There is so much that I didn’t appreciate when I was a kid, things as basic as living in New York City and as specific as my godmother taking me out, every month or so, for an Earthquake sundae at Swensen’s on Second Avenue. Earthquake? That’s nine flavors of ice cream and nine toppings, plus whipped cream and cherry, of course. The bowl was bigger than the one my mother made Caesar salad in.
There was one “in” I had that can still stop cocktail party conversation, 20 years later. Another friend was a writer for Saturday Night Live. Pretty much any time I wanted to I could drop hints and find myself in the SNL studios, after cruising past all the poor saps who had to wait on line down in the lobby. If, say, my favorite band Men at Work was in town, and appearing on the show, well, I didn’t even have to say anything, because the involved parties all knew Men at Work made me swoony. And I had already been given all the relevant M.A.W. schwag that had appeared in the SNL offices. Someone, as they say, had my back.
One show I got to sit next to Darryl Hannah (she was there to see Tom Hanks, post-Splash), another time a secret message (to me!) was artfully inserted into an item on the Weekend Update. Afterwards I’d get to go backstage, literally rub elbows with Sting or Prince or whoever, and go home the most pumped-up pre-teen in the history of the world. And the stupid thing is I never knew how good I had it. Sure, I had an inkling when a bunch of school friends saw me in the audience one weekend and nearly assaulted me the following Monday morning, but by and large I was oblivious.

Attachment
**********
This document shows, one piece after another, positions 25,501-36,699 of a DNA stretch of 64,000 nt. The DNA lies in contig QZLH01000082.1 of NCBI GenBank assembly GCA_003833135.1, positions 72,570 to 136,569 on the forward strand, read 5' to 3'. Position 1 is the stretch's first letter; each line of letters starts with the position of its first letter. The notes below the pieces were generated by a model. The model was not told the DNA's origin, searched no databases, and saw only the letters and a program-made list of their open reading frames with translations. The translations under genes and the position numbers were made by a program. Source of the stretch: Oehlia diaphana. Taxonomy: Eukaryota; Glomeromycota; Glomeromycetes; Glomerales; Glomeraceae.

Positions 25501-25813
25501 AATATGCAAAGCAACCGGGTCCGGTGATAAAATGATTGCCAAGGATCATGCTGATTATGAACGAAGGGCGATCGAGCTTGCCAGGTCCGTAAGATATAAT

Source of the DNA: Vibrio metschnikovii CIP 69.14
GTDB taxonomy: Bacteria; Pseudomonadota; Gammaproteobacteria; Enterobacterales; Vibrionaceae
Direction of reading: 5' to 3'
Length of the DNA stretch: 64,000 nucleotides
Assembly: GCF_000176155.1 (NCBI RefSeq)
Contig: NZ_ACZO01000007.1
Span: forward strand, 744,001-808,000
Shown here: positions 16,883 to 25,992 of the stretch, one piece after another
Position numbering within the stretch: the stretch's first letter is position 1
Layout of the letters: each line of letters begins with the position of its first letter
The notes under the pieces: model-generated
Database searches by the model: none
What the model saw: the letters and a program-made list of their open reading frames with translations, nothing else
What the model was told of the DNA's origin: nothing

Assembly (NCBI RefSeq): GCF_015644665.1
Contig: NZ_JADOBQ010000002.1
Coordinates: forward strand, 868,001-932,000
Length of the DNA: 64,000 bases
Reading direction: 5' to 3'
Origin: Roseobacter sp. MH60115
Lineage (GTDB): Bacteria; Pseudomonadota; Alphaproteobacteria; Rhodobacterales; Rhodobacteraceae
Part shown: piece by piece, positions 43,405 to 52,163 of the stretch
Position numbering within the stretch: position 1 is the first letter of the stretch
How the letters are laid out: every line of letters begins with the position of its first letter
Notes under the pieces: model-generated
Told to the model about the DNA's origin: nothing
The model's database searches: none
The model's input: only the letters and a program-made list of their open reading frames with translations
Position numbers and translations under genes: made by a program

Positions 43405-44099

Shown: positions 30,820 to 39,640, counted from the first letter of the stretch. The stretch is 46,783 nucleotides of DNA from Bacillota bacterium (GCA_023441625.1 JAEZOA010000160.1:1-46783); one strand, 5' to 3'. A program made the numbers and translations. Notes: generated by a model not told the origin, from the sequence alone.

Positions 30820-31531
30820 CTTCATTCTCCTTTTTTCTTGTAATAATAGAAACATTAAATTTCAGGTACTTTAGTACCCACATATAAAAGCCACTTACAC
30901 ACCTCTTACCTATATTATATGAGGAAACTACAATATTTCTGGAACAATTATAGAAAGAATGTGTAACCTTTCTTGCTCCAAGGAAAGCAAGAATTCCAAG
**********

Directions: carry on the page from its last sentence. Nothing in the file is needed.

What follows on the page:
I’ve figured it out now, now that I’m old and learning how to be grateful for the things people do for me. I remember those moments behind the scenes, hanging out with whichever silly celebrity was my hero of the moment, and the funny thing is, I don’t really remember who any of them were. Yeah, I still like Sting, but the rest are a blur, all those one-hit wonders and handsome actors. What I do remember was my friend’s bemused expression, watching me blush my way down the halls, watching me trying to be cool around the cast, and watching me flip out over the gift of an early 70s SNL satin jacket. What I remember is the generosity of a grown up with countless famous friends bothering to make a place for me, a gauche and uncharming kid, in an exciting world. We should all be so lucky
FROM VOLUME 3 ISSUE 10
57 Great Jones street
I was walking down Great Jones Street the other night, and was amazed to see yet another of my adolescent temples filled with moneychangers (so to speak). The beautiful arch-fronted carriage house that was once the studio and home of Jean-Michel Basquiat is now an upscale Japanese restaurant. I was living around the corner, on the still-skanky Bowery in the early ‘90s, and would walk by the place everyday: its story revealed itself in stages as I passed with various art-oriented friends. We all knew excerpts from the life of Basquiat, had seen him here and there downtown in the years before his death. An early version of our story had him locked up in the building, the prisoner of Mary Boone, everyone’s favorite love-to-hate art dealer. Our little urban myth had her scoring for him, and plying him with drugs to keep him in the studio and producing his cash-cow paintings.